The St. Joseph municipal election races are set.
A total of 28 people will be running for either mayor, city council or municipal judge. Five of those candidates filed on the last day Tuesday — James Kindred, Rusty Summers, Andrew Montee, Kathy Hill-Bahner and Kenneth Reeder. All of them still need their petitions to be verified by the Buchanan County clerk.
Reeder, who currently serves on the St. Joseph Board of Education, pulled petitions for three races, the latest candidate to do so. In the end, he decided to file for council at-large.
“My M.O. is not going to change,” Reeder said. “I think I’ve been fortunate that we’ve really got the school district kind of turned around in everybody’s mind now, and I plan on working just as hard here at City Hall.”
In such a short amount of time, Reeder relied on volunteers to help get the 250 signatures he needed to run at-large.
“I had all that set up and how we normally roll that out and can get it done in a relatively small amount of time with volunteers,” Reeder said. “One of my main people that’s a professional collector knows how to do it and knows how to talk to people and get that signature.”
If elected, Reeder plans to serve on both the city council and the school board, despite meetings for both entities being on Monday.
“It’s nothing but a win-win for my constituents on either side,” Reeder said. “Now I have twice the volume, twice the voice for them. They know I’m going to be the same — taxpayers first.”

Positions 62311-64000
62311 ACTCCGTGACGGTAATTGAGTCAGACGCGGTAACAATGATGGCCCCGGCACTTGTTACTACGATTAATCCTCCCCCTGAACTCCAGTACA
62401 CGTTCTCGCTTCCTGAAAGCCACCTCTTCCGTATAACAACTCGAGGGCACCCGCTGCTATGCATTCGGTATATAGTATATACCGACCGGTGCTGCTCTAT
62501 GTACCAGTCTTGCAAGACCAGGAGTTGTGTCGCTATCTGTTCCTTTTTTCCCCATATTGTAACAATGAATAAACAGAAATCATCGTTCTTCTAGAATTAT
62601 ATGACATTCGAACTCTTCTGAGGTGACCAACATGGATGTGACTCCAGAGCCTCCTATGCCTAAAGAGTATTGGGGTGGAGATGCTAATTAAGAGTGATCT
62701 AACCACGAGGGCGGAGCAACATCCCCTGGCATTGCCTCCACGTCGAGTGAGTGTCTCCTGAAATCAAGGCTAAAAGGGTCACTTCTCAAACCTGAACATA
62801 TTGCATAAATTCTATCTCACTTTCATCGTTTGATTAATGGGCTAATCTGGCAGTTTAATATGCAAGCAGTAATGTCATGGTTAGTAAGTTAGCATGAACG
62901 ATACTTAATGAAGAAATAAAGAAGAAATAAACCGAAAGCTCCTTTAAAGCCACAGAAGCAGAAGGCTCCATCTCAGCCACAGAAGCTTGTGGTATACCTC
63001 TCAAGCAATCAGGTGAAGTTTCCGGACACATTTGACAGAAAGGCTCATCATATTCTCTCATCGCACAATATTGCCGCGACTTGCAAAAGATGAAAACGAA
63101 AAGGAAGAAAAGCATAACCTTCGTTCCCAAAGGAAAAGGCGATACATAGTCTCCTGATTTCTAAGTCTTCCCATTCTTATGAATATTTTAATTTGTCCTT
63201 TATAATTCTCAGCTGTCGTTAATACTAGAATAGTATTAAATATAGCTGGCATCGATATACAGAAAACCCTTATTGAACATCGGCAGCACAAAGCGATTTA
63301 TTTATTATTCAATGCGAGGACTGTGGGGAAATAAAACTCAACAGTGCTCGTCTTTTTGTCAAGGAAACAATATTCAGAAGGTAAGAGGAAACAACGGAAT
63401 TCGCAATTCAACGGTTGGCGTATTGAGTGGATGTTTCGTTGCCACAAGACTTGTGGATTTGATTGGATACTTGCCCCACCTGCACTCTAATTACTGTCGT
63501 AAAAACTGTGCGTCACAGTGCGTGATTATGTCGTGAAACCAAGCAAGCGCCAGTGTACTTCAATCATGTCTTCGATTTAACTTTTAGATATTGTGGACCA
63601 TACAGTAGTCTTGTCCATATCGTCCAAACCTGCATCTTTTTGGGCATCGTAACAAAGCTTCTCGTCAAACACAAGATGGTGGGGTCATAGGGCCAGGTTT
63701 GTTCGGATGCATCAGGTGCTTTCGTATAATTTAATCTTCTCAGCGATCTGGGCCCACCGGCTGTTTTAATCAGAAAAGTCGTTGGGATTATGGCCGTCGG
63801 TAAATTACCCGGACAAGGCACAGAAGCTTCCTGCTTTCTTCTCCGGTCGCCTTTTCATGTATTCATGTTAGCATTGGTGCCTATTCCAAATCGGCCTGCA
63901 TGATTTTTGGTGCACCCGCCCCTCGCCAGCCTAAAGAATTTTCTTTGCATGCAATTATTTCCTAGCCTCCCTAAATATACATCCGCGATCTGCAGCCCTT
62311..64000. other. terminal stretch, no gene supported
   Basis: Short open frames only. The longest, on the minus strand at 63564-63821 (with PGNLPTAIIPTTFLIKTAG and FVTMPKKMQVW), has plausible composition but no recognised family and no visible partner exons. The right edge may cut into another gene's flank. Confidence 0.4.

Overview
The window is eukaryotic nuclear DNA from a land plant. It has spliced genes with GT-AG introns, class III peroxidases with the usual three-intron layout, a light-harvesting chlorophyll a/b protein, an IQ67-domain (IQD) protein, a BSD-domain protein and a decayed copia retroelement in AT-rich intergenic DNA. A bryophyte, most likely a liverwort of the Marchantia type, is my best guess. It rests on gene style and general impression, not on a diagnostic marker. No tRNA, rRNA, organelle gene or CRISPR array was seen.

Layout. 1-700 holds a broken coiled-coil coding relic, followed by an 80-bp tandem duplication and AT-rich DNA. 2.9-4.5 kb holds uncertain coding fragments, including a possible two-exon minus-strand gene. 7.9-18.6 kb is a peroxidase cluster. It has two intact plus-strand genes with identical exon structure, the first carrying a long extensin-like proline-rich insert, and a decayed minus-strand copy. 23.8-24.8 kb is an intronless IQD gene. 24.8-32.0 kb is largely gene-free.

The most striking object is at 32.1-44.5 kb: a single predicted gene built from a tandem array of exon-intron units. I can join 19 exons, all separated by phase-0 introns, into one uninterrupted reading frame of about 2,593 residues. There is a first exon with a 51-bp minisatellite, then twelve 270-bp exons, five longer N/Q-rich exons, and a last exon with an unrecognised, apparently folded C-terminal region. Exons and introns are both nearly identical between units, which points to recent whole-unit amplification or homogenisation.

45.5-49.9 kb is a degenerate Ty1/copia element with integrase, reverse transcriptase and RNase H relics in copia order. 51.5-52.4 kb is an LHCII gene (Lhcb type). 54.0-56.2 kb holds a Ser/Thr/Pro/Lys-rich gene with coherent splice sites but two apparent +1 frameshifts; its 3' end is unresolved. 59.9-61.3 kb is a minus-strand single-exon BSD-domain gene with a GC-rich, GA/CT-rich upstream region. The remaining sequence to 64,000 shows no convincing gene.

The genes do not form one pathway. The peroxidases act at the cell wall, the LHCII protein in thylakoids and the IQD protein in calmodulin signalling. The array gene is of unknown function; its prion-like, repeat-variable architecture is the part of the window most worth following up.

The council at-large race finished with a total of 11 candidates. District 1 has three, District 2 has four and District 4 has two candidates. District 3 only has one candidate — Andrew Trout.
The municipal judge race has three people running. The mayoral race finished with four candidates — John Josendale, Whitney Lanning, Gary Lewis and Gary Wilkinson. Lanning was the last to file out of the group.
“People were consistently asking me, like, ‘Why haven’t you filed yet?’ It’s because I’m connecting with people,” Lanning said. “It’s a marathon, not a race.”
Lanning said gathering that many signatures was a lot of work, but talking to voters made it worth it.
“It was definitely taxing, took a lot of coordination and organization,” Lanning said. “But it was a really great opportunity to connect with voters.”
Since Trout is running unopposed, he is the council’s next District 3 representative. Five other races — mayor, municipal judge, council at-large, District 1 and District 2 — have enough candidates for a primary election, which will be held Feb. 8.
District 4 will skip the primaries and go straight to the general election on April 5 because only two candidates are running.
Below is the final filing list for city elections, barring any changes after the Buchanan County clerk verifies the candidates who filed Tuesday:
—James Kindred Sr.
Council District 1
Council District 2
Council District 3
Council District 4
St. Joseph has a new fire chief whose name will be familiar to many.
Kenny Cordonnier, who has served as interim fire chief since the retirement of Mike Dalsing earlier this year, was named to the post permanently Tuesday.
“It’s been interesting,” Cordonnier said. “I’ve been doing it for a while, though, so it’s not a complete shock. But it’s an interesting first day.”
Cordonnier is a 39-year member of the fire department, spending the last nine years as chief of fire prevention. He also served as backup to Dalsing for the past several years.
Cordonnier’s appointment is effective immediately, and his salary will be $110,000.
Cordonnier originally had not applied for the chief’s position permanently, as he said he was thinking of retiring.